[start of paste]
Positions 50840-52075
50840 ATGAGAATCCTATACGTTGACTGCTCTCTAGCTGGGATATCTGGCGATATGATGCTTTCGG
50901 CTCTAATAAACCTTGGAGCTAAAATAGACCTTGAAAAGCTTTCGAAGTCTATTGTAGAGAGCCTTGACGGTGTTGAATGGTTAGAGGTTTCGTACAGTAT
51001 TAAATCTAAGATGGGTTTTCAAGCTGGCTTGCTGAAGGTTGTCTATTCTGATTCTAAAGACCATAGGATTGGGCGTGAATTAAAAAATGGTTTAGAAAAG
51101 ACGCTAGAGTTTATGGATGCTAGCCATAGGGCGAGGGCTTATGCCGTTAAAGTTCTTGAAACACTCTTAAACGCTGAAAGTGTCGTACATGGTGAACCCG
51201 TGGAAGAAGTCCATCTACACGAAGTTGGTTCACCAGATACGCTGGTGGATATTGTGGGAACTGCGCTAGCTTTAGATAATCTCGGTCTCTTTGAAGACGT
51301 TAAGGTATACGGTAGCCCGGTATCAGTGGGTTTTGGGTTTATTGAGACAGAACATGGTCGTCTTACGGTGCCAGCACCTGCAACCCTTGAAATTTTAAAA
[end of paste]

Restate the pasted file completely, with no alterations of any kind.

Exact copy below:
Positions 50840-52075
50840 ATGAGAATCCTATACGTTGACTGCTCTCTAGCTGGGATATCTGGCGATATGATGCTTTCGG
50901 CTCTAATAAACCTTGGAGCTAAAATAGACCTTGAAAAGCTTTCGAAGTCTATTGTAGAGAGCCTTGACGGTGTTGAATGGTTAGAGGTTTCGTACAGTAT
51001 TAAATCTAAGATGGGTTTTCAAGCTGGCTTGCTGAAGGTTGTCTATTCTGATTCTAAAGACCATAGGATTGGGCGTGAATTAAAAAATGGTTTAGAAAAG
51101 ACGCTAGAGTTTATGGATGCTAGCCATAGGGCGAGGGCTTATGCCGTTAAAGTTCTTGAAACACTCTTAAACGCTGAAAGTGTCGTACATGGTGAACCCG
51201 TGGAAGAAGTCCATCTACACGAAGTTGGTTCACCAGATACGCTGGTGGATATTGTGGGAACTGCGCTAGCTTTAGATAATCTCGGTCTCTTTGAAGACGT
51301 TAAGGTATACGGTAGCCCGGTATCAGTGGGTTTTGGGTTTATTGAGACAGAACATGGTCGTCTTACGGTGCCAGCACCTGCAACCCTTGAAATTTTAAAA